The annual Kick-Off Press Conference to the Bank of America Chicago Marathon took a different angle this year, following confirmation that the gunman from the Vegas shooting looked at Chicago first.
Mayor Rahm Emanuel, backed by members of the Federal Bureau-Investigation and Chicago Police Department at Thursday’s conference, assured everyone that the entire city of Chicago is working to provide a safe environment for Sunday’s race. In addition to the marathon, there is a Chicago Cubs playoffs game Sunday, and a Chicago Bears football game Monday night.
“We’re the city of big shoulders; we put on big events, we host them and people enjoy them,” Emanuel says. “When something happened in Boston, even though we had 30 plus marathons, we triple checked it all and ran through different scenarios. When something happened in Paris, something happened in Brussels, something happened in London, we constantly are revising and asking fundamental questions about what goes on.”
More specifically, chief of the Police Department’s Organized Crime bureau Anthony Riccio stated a significantly larger number of undercover officers will be dispersed throughout the city to look for suspicious activity. They will be placed in the crowds, with the runners, and at both the start and finish lines, Riccio adds.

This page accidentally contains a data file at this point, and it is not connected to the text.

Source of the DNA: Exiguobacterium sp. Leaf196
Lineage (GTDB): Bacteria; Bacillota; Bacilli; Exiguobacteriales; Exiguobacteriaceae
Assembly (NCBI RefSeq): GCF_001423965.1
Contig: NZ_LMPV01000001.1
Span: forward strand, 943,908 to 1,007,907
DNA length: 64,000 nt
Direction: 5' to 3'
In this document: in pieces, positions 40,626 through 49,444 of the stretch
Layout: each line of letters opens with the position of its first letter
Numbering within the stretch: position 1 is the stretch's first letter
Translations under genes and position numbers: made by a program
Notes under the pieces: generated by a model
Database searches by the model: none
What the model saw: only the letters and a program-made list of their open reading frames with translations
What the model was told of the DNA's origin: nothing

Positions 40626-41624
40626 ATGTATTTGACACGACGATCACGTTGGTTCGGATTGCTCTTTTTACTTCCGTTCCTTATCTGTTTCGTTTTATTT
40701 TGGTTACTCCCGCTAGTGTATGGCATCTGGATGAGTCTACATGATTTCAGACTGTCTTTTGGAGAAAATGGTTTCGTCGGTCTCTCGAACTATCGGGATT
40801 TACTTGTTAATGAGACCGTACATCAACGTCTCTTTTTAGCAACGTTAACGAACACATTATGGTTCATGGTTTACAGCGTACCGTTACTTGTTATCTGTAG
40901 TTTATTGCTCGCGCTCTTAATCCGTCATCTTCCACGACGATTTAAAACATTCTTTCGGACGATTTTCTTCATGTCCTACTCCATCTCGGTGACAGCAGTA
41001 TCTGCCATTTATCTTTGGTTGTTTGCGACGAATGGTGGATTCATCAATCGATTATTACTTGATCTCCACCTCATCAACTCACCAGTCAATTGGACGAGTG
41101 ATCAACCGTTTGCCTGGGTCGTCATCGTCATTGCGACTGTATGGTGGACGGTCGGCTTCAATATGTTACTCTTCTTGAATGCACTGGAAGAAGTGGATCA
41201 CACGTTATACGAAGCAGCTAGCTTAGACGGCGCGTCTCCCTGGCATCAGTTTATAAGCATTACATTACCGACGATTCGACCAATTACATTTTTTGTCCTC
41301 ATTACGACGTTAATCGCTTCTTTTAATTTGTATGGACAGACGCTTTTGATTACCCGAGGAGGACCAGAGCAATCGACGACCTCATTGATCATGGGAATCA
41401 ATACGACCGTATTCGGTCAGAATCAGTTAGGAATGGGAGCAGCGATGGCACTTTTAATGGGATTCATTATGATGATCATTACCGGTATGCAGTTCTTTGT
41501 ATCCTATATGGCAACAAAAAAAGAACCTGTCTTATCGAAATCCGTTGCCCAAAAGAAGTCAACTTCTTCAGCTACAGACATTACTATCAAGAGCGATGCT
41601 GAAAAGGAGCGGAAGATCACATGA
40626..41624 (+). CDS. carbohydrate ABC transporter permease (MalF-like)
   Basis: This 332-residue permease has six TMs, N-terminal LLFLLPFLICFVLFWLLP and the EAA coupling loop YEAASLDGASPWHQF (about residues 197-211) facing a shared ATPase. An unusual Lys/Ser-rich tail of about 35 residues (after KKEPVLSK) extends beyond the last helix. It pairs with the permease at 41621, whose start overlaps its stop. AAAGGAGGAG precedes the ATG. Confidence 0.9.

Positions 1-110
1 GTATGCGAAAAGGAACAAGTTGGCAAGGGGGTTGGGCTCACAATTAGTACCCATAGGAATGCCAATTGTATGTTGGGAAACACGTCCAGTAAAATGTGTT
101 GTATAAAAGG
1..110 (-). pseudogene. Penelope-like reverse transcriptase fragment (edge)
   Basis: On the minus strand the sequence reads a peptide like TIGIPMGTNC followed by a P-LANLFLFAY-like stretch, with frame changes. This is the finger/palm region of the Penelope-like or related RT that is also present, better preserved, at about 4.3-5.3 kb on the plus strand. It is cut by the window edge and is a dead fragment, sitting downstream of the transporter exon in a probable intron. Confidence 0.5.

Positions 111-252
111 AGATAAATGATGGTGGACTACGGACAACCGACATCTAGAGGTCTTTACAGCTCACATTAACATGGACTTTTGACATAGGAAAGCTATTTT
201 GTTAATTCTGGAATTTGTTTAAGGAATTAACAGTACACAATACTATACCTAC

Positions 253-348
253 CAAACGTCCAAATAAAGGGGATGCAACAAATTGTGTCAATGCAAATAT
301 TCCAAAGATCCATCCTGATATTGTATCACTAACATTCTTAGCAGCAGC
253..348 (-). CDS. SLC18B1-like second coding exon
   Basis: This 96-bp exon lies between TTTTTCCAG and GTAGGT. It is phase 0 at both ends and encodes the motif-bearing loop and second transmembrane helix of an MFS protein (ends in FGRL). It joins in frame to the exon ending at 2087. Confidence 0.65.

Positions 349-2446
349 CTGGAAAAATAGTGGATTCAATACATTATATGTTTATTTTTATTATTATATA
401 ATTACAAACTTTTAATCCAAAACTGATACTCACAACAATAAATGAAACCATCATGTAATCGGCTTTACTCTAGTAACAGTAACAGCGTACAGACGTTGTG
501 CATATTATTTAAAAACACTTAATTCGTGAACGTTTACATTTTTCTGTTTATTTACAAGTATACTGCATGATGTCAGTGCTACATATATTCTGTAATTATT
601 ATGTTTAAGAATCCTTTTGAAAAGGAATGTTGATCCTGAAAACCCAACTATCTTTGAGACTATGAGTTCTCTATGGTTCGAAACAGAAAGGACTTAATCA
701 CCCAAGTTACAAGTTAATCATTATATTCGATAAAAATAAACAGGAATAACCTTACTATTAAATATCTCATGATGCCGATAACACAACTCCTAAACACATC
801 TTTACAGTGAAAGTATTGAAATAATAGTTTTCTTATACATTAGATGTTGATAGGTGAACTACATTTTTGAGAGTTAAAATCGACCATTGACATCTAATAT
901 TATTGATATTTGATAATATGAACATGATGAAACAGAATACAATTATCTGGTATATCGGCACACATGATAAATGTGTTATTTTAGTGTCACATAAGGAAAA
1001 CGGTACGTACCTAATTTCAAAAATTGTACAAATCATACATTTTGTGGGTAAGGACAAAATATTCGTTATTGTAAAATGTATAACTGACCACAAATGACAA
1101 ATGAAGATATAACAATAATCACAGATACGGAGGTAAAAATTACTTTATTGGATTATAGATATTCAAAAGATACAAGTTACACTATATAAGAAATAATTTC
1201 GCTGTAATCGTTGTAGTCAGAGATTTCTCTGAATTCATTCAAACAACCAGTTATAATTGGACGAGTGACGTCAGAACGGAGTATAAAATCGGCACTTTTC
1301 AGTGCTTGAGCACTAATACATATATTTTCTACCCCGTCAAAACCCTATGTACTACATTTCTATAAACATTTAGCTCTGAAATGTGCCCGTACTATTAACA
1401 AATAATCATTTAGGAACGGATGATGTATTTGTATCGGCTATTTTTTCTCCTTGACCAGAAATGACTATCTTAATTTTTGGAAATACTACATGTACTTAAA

Emanuel assures that as soon as last year’s Bank of America Chicago Marathon ended, the city came together to start planning for this one. In the last 12 months, 17 new safety exercises have been practiced, and since the attack in Vegas on Monday, everything has been double and triple checked. Additionally, there will be 13 different first-responder organizations coordinating and securing the route.
Despite the extra security and constant plan revisions, city Office of Emergency Management and Communications Director Alicia Tate-Nadeau says everyone needs to be incorporated to help keep the city safe.
“If you see something say something; if it looks unusual, who do you report it to? 9-1-1,” she says.
Tate-Nadeau also says that hotel staffs and others have been notified to keep an eye out for anything unusual, as there are dozens of high-rises along the course.
Emanuel is confident that the 40th anniversary of the Bank of America Chicago Marathon is going to showcase the great city and history of the world-class event.
“The world comes to Chicago and Chicago goes to the world when we have this marathon,” Emanuel says. “We are going to go forward correctly with the Bank of America Chicago Marathon because it is the right thing to do.”
Race Director Carey Pinkowski also looks forward to the great celebration of Chicago and the marathon tradition.
“Over 40 years the marathon has grown from humble beginnings to international status,” Pinkowski says. “After months of training, runners from all abilities and walks of life, have come from across the country and around the world and will converge in Grant Park … and celebrate humanity, which is what the marathon is about.